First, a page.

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The fallout from the 2013 legislative session ought to give Missourians pause. To date, Governor Nixon has vetoed 23 bills that made it out of the session – and he still has 10 days in which to increase that total. And given that the infamous gun bill that seeks to nullify all federal gun legislation is still outstanding, we can only cross our fingers and hope that our governor will go for at least one more veto.  

Some of these bills are truly, horrendously dangerous and the governor had no other option but to veto them. I’m mainly thinking here of the corporate tax cut bill that aimed to take us down the same road as Kansas – which just had its economic development credit rating downgraded as a result of its tax “reform.” Others, while potentially harmful, are little more than exercises in fantasy. Here I’m referencing bills like those that sought to ban Sharia law or Agenda 21, you know, major threats that keep us up at night – at least those of us who’re both brain dead and paranoid.

Some bills, however, failed the smell test because they were, as the Governor noted, “shoddily drafted.” In other words, the whiz kids we sent to Jefferson City can’t manage to write legislation that doesn’t overshoot its goals or isn’t so carelessly crafted that it could withstand a legal challenge. I guess it’s just too hard to write laws when you don’t have some outside lobbyist or the American Legislative Exchange Council (ALEC) handing you model legislation you can crib off of.

So far, I’ve just been describing what the Republican majority in the legislature actually did. What they didn’t do is equally remarkable. Transportation infrastructure funding, tax credit reform, the state’s outstanding education needs, you name it, they couldn’t deal with it effectively – and given their favored solutions, we should all probably hold our tongues and hope the stalemate continues.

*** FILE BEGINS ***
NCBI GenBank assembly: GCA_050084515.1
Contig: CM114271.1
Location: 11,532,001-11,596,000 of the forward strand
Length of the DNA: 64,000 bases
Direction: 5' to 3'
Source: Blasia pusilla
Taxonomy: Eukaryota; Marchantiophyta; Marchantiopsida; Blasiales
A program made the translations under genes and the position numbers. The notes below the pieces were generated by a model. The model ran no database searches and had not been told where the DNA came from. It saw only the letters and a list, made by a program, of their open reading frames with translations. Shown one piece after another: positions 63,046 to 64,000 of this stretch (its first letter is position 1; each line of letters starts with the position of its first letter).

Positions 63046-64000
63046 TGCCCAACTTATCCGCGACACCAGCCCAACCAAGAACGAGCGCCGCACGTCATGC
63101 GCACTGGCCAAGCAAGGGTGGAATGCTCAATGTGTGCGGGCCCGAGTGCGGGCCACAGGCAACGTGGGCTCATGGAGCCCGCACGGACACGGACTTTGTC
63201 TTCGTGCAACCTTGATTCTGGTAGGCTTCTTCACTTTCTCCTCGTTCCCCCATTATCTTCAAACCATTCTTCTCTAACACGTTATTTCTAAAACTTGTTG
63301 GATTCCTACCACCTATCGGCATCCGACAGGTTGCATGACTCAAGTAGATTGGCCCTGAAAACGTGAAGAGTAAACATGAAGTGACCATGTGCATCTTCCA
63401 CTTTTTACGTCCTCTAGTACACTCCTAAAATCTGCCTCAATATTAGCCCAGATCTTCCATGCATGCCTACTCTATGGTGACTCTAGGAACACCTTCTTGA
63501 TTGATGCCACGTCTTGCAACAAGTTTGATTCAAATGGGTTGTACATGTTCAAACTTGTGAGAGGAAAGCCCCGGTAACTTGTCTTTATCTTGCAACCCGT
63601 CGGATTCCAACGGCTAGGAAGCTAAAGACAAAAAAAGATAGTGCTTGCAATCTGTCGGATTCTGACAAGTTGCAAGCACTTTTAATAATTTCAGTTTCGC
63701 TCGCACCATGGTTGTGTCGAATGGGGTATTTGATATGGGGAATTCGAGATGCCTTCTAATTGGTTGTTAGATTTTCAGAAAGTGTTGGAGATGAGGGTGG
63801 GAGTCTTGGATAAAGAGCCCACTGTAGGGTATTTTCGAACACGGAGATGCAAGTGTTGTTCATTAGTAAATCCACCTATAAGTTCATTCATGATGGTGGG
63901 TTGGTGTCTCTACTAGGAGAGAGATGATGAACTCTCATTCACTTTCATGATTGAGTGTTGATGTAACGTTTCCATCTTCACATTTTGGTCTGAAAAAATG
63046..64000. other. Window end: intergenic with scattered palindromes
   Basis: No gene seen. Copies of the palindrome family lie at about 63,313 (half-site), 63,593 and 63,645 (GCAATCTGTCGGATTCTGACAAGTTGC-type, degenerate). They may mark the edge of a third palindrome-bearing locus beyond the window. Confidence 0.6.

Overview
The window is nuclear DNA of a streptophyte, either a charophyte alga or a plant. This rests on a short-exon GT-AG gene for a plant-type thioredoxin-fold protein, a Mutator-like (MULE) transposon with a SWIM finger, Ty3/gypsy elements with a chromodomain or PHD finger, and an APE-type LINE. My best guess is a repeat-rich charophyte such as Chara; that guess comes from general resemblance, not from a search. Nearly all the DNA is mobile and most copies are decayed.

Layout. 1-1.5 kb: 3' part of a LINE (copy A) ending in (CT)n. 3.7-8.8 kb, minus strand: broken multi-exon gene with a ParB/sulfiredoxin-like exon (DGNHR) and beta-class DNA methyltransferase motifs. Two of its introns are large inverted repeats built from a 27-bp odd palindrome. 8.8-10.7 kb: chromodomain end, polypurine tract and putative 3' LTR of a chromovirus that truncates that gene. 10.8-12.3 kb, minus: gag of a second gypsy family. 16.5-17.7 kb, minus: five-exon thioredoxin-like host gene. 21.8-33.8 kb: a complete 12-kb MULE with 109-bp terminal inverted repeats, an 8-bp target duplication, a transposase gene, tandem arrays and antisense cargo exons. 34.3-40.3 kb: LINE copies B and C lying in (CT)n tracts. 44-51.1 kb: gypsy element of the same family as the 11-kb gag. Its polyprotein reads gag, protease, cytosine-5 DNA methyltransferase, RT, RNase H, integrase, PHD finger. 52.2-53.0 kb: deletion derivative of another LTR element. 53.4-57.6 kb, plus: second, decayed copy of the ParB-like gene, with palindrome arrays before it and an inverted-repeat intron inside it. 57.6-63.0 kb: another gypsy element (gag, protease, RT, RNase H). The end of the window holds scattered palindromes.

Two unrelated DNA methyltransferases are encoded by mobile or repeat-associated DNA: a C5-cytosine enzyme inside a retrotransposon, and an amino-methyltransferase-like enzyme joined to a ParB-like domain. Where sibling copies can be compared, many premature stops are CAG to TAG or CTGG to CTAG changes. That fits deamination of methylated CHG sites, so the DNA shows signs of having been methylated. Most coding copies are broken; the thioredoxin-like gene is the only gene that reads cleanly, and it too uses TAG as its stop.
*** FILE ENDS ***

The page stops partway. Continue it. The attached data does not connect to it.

Finally, in addition to what the legislators did that they shouldn’t do, and what they couldn’t do, there are the things they wouldn’t do. Foremost in that category is make sure that over 260,000 uninsured Missourians get health care. In order to keep these folks uninsured, our brilliant lawmakers had to turn down big wads of federal money – money that Missouri tax payers send to the federal government that would have been returned to the state. And that money would not only have helped the uninsured, but would have boosted the health care industry and created jobs.

To be fair, House Speaker Tim Jones has appointed some study groups to consider “Medicaid reform” prior to the next session. There are those who think that this action may be a ploy to escape the possibly very bad consequences of not taking the Feds’ Medicaid offer. What these groups will manage to produce, though, remains to be seen and if there’s a way to punish those who have to rely on Medicaid and to pare benefits to the minimum, I’ll bet Jones’ pals will manage to find it.

So all this leaves us with the question: Why do you suppose that our lawmakers are working to destroy the quality of life in our state? Why do they want Missouri to be a laughing stock? Do you think it might have something to do with the Republican majority in Jefferson City? Michel Cohen of the Guardian, speaking of the national level GOP, suggests that there could be some truth to that answer:

What is the single most consequential political development of the past five years? Some might say the election (and re-election) of Barack Obama; others might point to the passage of the most important piece of social policy (Obamacare) since the 1960s; some might even say the drawing down of US wars in Iraq and Afghanistan. But in reality, it is the rapid descent of the Republican party into madness.

Never before in American history have we seen a political party so completely dominated and controlled by its extremist wing; and never before have we seen a political party that brings together the attributes of nihilism, heartlessness, radicalism and naked partisanship quite like the modern GOP. In a two-party system like America’s, the result is unprecedented dysfunction.

Add comically ignorant and it sounds like Missouri’s GOP to me.